Salesforce CRM was originally created for Business-to-Business(B2B) companies, so sometimes a little translation can be helpful to nonprofits implementing Salesforce. Check out this vocabulary list for some basic definitions and translations.
account: an organization, company, or partner that you want to track — for example, a partner organization, a Foundation, another nonprofit, a school, or a company where your contact is employed. In Salesforce, all contacts are tied to accounts. In the Nonprofit Starter Pack, there are two methods for managing individual contacts and accounts.
AppExchange: a sharing interface from salesforce.com that allows you to browse and share apps and services for the Force.com platform via the web. The AppExchange allows you to extend the functionality of Salesforce with Apps for things like: sending bulk email; managing volunteers; ticket sales; online donation processing, and more.
app: short for “application.” Basically, an app is a collection of components such as tabs, reports, dashboards, and Visualforce pages that address a specific organizational need. Salesforce.com provides standard apps such as Sales and Marketing. The Nonprofit Starter Pack or “Nonprofit CRM” is an app from Salesforce.org. You can create a custom app or download other apps like these from the AppExchange.
campaign: a series of tactics and/or programs designed to achieve a certain organizational objective. For nonprofits, this objective might be fundraising, calls to action, client outreach, education, volunteer management or raising awareness. And it might include tactics like mass email, events, direct mail, and advertising.
cloud computing: a model for software development and distribution where the technology infrastructure for a service, including data, is hosted on the Internet. This allows users to develop and use services with Internet browsers instead of investing in hardware, software, or maintenance. Watch What is Cloud Computing?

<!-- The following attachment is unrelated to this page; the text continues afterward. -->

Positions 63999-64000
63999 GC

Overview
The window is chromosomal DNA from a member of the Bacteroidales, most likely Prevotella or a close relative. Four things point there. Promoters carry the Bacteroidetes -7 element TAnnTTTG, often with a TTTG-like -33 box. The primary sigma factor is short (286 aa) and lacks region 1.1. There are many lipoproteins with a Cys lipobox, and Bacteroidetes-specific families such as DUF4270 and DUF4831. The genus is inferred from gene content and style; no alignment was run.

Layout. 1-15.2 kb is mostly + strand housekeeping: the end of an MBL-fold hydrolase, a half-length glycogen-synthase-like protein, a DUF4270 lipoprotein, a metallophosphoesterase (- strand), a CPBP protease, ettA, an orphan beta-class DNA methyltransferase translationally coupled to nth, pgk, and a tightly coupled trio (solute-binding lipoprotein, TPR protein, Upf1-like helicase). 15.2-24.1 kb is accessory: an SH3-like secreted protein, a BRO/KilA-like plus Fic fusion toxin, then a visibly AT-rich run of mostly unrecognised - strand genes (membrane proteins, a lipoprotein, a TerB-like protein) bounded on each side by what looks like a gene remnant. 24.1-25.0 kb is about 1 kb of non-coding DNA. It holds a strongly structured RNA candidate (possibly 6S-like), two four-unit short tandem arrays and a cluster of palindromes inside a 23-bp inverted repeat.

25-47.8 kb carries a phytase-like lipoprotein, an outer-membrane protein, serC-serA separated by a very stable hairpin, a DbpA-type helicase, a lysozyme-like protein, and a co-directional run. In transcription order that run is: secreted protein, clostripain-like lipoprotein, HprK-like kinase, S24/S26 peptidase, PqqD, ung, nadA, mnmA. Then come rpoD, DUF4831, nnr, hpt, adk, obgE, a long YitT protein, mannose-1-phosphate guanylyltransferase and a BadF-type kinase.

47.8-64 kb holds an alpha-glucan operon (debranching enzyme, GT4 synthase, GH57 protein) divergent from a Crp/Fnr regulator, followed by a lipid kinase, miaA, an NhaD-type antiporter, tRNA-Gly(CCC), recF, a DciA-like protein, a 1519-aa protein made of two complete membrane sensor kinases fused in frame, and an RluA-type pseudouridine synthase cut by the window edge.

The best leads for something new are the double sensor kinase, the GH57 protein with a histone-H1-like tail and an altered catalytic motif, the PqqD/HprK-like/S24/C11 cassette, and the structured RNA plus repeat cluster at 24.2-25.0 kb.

contact: contacts are those individuals associated with your organization. They can be donors, volunteers, clients, students, etc. Your org can set up multiple contact types. All contacts must be associated to an account unless they are a private “person” account.
custom object: custom records or fields that are grouped together and that allow you to store information that is unique to your organization. You can use custom objects to manage your unique programs and services.
dashboard: A visual representation of your report data. It gives you a real-time snapshot of your outcome measurements and key evaluation indicators. Click on a dashboard to see the report from which it is created. Learn more about dashboards.
household: In the Nonprofit Starter Pack, the Households package provides the ability to group contacts around a physical address, limiting mailings to only one piece per physical address, and aggregating donation and membership information.
lead: a lead is a potential “sales” opportunity. When you see “leads,” think prospective donors, program participants, members, etc. These are people who might have expressed an interest in your programs, but with whom you have yet to have significant interaction.
object: An object allows you to store information in your Salesforce.com organization. The object is the overall definition of the type of information you are storing. If you are familiar with Excel, you might think about an object as a worksheet or a table. “Contacts” is a standard object in Salesforce CRM.
opportunities: an opportunity is a transactional activity that you want to track. For nonprofits, think of opportunities as grant applications, pledge payments, individual donations, product sales, fee-for-service activities, or any other financial transaction. In the Nonprofit Starter Pack, Opportunities have been renamed “Donations.”
organization (or org): An organization is the virtual space provided to an individual customer of salesforce.com. Your organization includes all of your data and applications, and is separate from all other organizations.
profile: a profile in Salesforce is a group of settings and permissions assigned to a user. Profiles controls what a user can do in Salesforce. There are standard profiles. Or you can create custom profiles. These are different from an individual Chatter profile.
sales: ok, you know what this is, but whenever you see it in Salesforce documentation, just think about it in terms of relationship building for donations, fee-for-service, membership and other nonprofit transactional relationships.
sandbox: A sandbox in Salesforce is a copy of what Salesforce calls your “production environment” – Salesforce.organization where you do your work and where your live data is stored. Sandboxes are completely isolated from your production organization, so anything that you do in your sandboxes will not affect your production application and vice-versa. That makes sandboxes the perfect place to test applications from the AppExchange, develop customizations of your own, and do staff training.